No, all religions don’t. Religions don’t do anything. People do things. There is no such thing as a religious force. There are psychological pressures and human needs and physical force. Abstractions are abstractions. That doesn’t make religion moot. It makes religion a label we give to certain cultural practices. We don’t know what the consequences would be if religion was somehow magically removed from the planet. Surely the psychological factors that give rise to religion would express themselves in some other way that would seem just as bizarre or unscientific to our Spockian minds. I have wanted to post more on this topic, and am still slowly trying to inform myself more fully, but religion is not an irrational or alien type of stupidity that somehow gets misplaced in human minds. People who embrace religion are not stupid or irrational. Religion is not like a virus or force that possesses others. It is the other way around — people’s drives can find expression in religious symbols.

                My question does not purport that “all terrorist acts are committed by Muslims” nor does it say that “all Muslims commit terrorist acts”. You can replace the all with most and I’m not even claiming that. So I’m not entirely sure on your “all cows have four legs” example.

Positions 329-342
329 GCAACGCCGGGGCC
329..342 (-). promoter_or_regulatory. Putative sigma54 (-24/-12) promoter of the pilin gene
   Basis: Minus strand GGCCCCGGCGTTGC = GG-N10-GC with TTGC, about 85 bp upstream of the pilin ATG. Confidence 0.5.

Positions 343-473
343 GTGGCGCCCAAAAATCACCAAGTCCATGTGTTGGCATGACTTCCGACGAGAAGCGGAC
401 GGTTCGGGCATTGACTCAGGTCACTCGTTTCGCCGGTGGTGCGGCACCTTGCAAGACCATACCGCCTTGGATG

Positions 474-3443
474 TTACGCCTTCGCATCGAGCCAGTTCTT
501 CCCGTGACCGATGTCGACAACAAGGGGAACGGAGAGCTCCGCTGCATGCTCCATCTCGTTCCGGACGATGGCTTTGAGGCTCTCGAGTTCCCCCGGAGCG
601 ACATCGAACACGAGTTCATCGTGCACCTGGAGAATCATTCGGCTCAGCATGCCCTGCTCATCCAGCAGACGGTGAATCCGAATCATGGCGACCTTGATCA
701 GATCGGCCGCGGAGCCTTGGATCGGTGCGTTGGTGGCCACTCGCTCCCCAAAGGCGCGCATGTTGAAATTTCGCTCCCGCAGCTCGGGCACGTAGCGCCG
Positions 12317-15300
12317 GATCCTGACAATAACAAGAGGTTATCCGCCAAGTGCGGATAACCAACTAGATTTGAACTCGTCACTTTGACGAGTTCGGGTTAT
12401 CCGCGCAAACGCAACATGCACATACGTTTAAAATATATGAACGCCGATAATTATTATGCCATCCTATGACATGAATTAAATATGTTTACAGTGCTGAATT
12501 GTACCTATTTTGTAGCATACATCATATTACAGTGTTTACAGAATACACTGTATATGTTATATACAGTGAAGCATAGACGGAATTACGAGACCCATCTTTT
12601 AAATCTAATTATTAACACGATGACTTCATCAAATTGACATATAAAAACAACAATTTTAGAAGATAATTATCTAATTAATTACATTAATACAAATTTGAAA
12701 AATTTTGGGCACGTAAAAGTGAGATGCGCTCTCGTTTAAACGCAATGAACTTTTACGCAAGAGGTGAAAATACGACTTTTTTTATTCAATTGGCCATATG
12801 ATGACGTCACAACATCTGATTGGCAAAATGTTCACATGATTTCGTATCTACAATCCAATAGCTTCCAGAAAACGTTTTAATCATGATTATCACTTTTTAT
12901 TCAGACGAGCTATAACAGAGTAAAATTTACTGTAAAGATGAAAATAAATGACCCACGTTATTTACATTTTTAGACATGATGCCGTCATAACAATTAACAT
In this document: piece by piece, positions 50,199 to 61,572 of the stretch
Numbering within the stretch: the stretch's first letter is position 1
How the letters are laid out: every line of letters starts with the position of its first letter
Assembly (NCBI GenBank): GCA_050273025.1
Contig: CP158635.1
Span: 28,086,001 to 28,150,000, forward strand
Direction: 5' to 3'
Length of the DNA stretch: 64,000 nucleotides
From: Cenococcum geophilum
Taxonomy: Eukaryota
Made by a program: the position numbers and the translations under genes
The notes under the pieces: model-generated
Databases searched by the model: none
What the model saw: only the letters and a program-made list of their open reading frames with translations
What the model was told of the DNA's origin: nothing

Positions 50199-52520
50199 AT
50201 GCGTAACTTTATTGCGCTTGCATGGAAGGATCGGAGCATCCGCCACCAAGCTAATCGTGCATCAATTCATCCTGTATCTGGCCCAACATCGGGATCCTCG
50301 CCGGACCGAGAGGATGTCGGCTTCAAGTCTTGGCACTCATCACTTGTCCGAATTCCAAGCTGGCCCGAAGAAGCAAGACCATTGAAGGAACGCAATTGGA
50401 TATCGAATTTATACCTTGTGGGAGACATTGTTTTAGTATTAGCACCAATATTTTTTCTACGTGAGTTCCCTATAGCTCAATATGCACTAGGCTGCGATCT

I know you are not saying all Muslims commit terrorist acts etc, but I understood you to be saying that all Muslims are either potential terrorists or potential terrorist sympathizers because, by definition as Muslims, they all have believe in the Muslim religion and its sacred writings. Am I correct?

                It is you who are committing a fallacy because you are claiming my argument is based on mere correlation and not causation, when that is exactly the argument that we are having; whether Islam causes/precipitates terrorist acts (it doesn’t have to be all terror attacks, nor do all terror attacks have to be Islamic for my question to hold). In this case you are actually assuming the conclusion in your argument (against my question being valid), the informal fallacy. I set up the question purposefully in order to give you an easy way to falsify my entire argument, it is certainly not based on a fallacy. If Islam has no causal relationship with terror, then you should have many examples to answer my question with, just by weight of numbers.